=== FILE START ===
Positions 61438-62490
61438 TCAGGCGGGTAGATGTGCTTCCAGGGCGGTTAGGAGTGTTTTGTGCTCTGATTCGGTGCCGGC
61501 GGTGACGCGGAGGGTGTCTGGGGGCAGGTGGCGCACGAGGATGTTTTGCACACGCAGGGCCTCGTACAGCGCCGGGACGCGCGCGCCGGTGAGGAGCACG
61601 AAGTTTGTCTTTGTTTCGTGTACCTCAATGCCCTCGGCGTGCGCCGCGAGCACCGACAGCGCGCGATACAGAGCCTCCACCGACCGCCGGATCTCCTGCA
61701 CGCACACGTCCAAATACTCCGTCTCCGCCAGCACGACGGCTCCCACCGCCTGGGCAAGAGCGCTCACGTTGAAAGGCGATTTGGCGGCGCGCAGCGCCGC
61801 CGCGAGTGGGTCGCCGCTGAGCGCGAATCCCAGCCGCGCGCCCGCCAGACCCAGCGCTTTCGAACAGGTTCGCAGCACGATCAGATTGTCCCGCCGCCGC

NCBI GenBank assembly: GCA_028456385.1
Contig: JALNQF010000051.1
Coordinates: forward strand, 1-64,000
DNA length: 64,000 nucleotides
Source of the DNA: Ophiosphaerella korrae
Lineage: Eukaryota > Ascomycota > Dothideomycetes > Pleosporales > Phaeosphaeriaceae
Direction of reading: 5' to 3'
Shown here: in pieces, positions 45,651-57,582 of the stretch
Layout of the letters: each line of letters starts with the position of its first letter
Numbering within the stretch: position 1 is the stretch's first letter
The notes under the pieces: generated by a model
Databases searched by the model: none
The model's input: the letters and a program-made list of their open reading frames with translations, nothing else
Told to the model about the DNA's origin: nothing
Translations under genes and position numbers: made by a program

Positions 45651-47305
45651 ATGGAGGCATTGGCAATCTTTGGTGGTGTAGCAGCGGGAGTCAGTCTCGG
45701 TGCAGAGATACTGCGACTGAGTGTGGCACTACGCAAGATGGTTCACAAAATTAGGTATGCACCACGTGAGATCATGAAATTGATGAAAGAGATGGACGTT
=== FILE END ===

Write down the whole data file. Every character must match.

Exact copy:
Positions 61438-62490
61438 TCAGGCGGGTAGATGTGCTTCCAGGGCGGTTAGGAGTGTTTTGTGCTCTGATTCGGTGCCGGC
61501 GGTGACGCGGAGGGTGTCTGGGGGCAGGTGGCGCACGAGGATGTTTTGCACACGCAGGGCCTCGTACAGCGCCGGGACGCGCGCGCCGGTGAGGAGCACG
61601 AAGTTTGTCTTTGTTTCGTGTACCTCAATGCCCTCGGCGTGCGCCGCGAGCACCGACAGCGCGCGATACAGAGCCTCCACCGACCGCCGGATCTCCTGCA
61701 CGCACACGTCCAAATACTCCGTCTCCGCCAGCACGACGGCTCCCACCGCCTGGGCAAGAGCGCTCACGTTGAAAGGCGATTTGGCGGCGCGCAGCGCCGC
61801 CGCGAGTGGGTCGCCGCTGAGCGCGAATCCCAGCCGCGCGCCCGCCAGACCCAGCGCTTTCGAACAGGTTCGCAGCACGATCAGATTGTCCCGCCGCCGC

NCBI GenBank assembly: GCA_028456385.1
Contig: JALNQF010000051.1
Coordinates: forward strand, 1-64,000
DNA length: 64,000 nucleotides
Source of the DNA: Ophiosphaerella korrae
Lineage: Eukaryota > Ascomycota > Dothideomycetes > Pleosporales > Phaeosphaeriaceae
Direction of reading: 5' to 3'
Shown here: in pieces, positions 45,651-57,582 of the stretch
Layout of the letters: each line of letters starts with the position of its first letter
Numbering within the stretch: position 1 is the stretch's first letter
The notes under the pieces: generated by a model
Databases searched by the model: none
The model's input: the letters and a program-made list of their open reading frames with translations, nothing else
Told to the model about the DNA's origin: nothing
Translations under genes and position numbers: made by a program

Positions 45651-47305
45651 ATGGAGGCATTGGCAATCTTTGGTGGTGTAGCAGCGGGAGTCAGTCTCGG
45701 TGCAGAGATACTGCGACTGAGTGTGGCACTACGCAAGATGGTTCACAAAATTAGGTATGCACCACGTGAGATCATGAAATTGATGAAAGAGATGGACGTT